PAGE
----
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Surrey news and views - your letters - November 2015

PUBLISHED: 10:08 01 December 2015 | UPDATED: 10:14 01 December 2015

The beautiful Pat's Glade - created in memory of a very special Surrey lady (Photo Ron Herridge)

The beautiful Pat's Glade - created in memory of a very special Surrey lady (Photo Ron Herridge)

Ron Herridge

Win a meal for two at one of five top Surrey pubs by sharing your thoughts with us at editor@surreylife.co.uk

Win a meal for two at one of Surrey’s top pubs!

If you’d like to see your letter printed in Surrey Life, write to us at the usual address or send an e-mail to editor@surreylife.co.uk. Every month, the writer of our Star Letter will win a dinner for two, up to the value of £50, at one of the five Surrey pubs run by Red Mist Leisure, who are passionate about fresh food, local produce and the perfect pint. The latest addition to the family is The Cock Inn at Headley, which reopened in March after some much-needed TLC to return this lovely country pub to its former glory. The prize is available from Monday to Thursday and booking is required. For more on Red Mist Leisure, see redmistleisure.co.uk.

 

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Star letter
A perfect tribute

Dear Editor,

When Patricia, my dear wife for 55 years, died in November 2013 from a rare (one in 3,000,000), virtually untreatable condition, I wanted something special in her memory.

So I decided to contact the National Trust with a view to having a seat installed at Abinger Roughs, close to our home, where we did some of our courting in the 1950s. Patricia was born in the village in 1938 in a cottage a few steps from where we have been for over 50 years. A suitable site was agreed and the engraved seat positioned in March 2014 replacing a bench long since decayed that we used to call the Sunset Seat. The lead ranger suggested the area be called Pat’s Glade.

I also agreed to maintain the area, about two acres, and spent around 300 hours removing bracken, brambles, nettles and many hundreds of sycamore saplings over the next year.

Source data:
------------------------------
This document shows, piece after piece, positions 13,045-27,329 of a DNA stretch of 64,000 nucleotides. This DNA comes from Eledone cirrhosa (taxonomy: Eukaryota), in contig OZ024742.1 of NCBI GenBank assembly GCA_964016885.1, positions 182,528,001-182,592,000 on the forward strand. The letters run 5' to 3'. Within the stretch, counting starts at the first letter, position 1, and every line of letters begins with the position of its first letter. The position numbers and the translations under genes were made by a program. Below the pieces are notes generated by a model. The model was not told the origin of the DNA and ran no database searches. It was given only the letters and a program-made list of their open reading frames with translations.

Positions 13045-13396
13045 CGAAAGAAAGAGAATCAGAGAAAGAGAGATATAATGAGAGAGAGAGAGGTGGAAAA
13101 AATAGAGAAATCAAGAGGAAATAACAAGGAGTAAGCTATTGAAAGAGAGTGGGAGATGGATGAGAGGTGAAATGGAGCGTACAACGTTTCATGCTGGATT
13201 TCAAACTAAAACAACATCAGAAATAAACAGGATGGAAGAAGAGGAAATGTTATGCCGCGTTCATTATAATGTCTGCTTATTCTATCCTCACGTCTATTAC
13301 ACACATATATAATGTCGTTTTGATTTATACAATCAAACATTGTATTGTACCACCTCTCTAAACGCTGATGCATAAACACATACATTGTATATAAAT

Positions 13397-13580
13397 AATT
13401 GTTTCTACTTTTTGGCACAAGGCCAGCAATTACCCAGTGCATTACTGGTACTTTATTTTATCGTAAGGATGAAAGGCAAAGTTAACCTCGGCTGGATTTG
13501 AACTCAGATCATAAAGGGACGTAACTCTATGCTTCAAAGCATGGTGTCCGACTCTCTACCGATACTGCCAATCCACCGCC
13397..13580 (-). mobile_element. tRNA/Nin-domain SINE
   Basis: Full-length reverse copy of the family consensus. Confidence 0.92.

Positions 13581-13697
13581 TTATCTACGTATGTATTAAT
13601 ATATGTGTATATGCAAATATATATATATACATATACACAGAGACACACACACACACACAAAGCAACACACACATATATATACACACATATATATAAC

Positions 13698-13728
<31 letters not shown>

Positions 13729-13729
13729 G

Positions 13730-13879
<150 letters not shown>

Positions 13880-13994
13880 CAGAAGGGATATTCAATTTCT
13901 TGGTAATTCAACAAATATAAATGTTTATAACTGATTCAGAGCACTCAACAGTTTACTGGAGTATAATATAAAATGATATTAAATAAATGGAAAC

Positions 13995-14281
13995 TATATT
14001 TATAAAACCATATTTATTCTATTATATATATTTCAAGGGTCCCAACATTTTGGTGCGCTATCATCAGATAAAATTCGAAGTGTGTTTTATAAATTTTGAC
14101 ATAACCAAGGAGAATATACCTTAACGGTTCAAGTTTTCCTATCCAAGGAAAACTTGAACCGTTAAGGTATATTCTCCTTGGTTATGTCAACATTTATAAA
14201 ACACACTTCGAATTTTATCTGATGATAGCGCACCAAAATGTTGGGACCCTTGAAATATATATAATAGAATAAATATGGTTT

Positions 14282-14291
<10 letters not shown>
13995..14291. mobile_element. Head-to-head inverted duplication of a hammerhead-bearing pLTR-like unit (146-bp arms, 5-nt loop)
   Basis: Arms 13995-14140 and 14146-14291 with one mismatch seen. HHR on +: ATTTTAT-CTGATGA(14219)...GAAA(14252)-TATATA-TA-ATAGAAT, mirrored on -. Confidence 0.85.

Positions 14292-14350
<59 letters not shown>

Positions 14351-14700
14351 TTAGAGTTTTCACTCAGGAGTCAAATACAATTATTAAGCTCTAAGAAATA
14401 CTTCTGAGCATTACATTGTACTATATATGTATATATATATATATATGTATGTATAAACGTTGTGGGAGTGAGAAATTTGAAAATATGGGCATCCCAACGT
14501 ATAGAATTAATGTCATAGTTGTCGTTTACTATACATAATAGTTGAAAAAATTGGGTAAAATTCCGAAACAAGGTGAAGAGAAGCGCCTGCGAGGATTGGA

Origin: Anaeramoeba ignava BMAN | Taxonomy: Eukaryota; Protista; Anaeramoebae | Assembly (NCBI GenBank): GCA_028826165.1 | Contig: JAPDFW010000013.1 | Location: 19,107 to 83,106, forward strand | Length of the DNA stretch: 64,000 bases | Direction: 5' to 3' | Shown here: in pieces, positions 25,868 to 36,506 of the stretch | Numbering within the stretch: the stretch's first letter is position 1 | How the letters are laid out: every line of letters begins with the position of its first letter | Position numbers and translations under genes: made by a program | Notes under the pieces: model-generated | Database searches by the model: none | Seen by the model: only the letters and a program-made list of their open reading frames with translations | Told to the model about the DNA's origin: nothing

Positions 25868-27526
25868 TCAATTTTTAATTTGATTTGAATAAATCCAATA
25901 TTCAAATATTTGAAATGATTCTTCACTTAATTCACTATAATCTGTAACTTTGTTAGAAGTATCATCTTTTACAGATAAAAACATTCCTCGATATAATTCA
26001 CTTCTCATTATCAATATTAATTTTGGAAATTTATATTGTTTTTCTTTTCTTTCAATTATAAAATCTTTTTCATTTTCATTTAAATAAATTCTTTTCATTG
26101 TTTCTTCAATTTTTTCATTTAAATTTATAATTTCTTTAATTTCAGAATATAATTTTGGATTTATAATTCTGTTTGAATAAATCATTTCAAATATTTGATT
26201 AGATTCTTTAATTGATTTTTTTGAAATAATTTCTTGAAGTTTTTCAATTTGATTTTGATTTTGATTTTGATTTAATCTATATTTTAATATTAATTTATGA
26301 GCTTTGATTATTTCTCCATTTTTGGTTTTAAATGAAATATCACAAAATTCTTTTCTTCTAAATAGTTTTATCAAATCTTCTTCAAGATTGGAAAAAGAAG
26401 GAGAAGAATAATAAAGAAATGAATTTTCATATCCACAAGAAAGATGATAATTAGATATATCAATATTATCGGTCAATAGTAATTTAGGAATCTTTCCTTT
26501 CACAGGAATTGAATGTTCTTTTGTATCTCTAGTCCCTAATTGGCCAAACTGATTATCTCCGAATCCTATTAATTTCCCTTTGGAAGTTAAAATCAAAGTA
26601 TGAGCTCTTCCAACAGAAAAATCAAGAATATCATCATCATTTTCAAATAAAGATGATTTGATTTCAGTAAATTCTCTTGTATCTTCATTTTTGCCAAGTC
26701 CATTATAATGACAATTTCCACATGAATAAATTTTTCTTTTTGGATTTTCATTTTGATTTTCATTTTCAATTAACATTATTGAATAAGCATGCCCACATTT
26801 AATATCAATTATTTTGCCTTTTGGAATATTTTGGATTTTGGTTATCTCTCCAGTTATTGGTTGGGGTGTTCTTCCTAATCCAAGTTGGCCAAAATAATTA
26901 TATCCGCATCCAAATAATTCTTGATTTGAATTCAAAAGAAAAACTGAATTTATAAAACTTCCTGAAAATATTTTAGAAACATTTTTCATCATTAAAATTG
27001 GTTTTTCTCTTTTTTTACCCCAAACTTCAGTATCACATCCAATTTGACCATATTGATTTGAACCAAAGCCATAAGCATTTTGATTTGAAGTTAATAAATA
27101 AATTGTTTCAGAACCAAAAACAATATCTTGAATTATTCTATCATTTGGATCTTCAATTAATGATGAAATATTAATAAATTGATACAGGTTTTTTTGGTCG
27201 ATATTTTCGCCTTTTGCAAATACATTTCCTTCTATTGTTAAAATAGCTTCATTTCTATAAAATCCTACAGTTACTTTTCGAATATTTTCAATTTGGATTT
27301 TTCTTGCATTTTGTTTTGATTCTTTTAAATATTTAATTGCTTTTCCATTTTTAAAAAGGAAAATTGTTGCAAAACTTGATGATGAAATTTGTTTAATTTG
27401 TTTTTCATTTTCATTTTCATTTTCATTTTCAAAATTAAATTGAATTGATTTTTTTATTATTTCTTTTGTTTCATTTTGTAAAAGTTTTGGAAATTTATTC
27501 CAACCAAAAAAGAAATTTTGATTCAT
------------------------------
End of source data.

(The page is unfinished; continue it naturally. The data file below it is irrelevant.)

In November 2014, my son Marc opened a Facebook page named Pat’s Glade where some of the many photos of the work in progress are posted. The glade is at its best in spring and summer, with snowdrops, bluebells and many foxgloves. A lot of time is spent there just sitting and watching. From the seat have been seen red kites, buzzards, raven, goldcrest, wrens, weasels and of course rabbits and squirrels.

The work continues as it takes a lot of maintenance, but when I stand at the entrance to the glade I am overwhelmed by it all, and it brings a special peace to me.

The glade is accessible from the National Trust car park on the Whitedown Lane, one mile East of Abinger Hammer. The main map and leaflets show the position of Pat’s Glade.

Best wishes,

Ron Herridge,

Via e-mail

Editor’s note: Dear Ron, thank you so much for sharing your story with us – what a wonderful tribute to your wife. We were all very moved by your letter and we are now looking forward to visiting this magical place for ourselves. To say thank you for sharing it with us, and for sending us your beautiful photographs, we are making you this month’s Star Letter, meaning you win a delicious dinner for two at one of the lovely Surrey pubs owned by Red Mist Leisure. Thank you again and all best wishes, Caroline